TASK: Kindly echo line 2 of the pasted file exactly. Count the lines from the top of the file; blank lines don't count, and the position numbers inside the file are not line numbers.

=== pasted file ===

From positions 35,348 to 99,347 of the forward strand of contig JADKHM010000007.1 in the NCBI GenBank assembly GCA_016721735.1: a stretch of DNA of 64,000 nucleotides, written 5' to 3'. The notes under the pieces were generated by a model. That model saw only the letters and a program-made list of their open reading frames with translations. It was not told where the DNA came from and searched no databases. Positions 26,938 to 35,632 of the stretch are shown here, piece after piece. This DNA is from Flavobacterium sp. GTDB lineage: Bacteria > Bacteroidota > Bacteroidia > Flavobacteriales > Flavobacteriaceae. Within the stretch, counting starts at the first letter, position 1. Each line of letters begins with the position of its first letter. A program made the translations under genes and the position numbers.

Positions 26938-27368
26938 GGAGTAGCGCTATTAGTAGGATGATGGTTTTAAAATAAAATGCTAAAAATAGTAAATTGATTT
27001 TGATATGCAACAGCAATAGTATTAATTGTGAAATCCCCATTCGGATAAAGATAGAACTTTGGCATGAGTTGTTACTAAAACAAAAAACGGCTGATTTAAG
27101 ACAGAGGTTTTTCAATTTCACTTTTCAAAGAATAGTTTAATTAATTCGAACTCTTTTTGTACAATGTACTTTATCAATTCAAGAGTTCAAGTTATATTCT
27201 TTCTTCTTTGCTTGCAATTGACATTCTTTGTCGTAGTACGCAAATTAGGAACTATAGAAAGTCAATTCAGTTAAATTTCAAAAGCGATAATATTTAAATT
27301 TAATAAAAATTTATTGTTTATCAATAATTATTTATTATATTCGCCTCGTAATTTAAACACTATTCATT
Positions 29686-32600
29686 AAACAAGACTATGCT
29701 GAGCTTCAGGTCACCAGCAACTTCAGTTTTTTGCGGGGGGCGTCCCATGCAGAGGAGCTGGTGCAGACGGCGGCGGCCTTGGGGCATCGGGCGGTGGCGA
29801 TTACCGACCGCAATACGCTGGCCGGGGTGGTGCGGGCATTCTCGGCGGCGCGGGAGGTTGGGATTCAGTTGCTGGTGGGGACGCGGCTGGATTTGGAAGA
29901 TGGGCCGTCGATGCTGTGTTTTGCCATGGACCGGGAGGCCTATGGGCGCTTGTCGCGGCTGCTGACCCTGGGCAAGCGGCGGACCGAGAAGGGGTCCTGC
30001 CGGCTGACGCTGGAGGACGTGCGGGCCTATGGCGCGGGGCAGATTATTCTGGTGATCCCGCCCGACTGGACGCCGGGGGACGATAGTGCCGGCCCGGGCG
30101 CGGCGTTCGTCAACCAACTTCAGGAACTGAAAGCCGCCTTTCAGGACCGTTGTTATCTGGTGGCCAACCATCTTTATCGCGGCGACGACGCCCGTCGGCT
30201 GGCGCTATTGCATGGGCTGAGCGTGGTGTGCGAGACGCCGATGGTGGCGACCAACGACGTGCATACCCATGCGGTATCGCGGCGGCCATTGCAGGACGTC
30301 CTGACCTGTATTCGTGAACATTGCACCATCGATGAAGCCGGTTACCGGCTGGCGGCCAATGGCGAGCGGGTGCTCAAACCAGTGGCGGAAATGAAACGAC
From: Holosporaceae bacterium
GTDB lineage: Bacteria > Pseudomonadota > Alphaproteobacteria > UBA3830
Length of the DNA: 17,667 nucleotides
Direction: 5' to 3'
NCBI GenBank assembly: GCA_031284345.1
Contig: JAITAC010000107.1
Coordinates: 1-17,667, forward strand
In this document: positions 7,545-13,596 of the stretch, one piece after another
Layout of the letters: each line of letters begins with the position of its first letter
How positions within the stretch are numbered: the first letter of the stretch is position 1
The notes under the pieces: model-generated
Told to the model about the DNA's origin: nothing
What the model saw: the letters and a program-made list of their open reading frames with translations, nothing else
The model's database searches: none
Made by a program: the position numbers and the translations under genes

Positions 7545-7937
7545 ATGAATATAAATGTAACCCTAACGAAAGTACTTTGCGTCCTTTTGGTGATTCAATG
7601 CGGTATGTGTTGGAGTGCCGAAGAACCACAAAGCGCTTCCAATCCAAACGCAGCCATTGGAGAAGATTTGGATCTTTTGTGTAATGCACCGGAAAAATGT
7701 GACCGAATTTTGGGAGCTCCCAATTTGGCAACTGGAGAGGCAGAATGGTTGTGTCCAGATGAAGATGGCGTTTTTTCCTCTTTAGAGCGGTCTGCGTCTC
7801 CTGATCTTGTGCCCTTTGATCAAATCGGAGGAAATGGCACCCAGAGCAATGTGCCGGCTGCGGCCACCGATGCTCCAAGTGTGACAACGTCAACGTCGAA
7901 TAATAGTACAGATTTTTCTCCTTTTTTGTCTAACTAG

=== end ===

Positions 26938-27368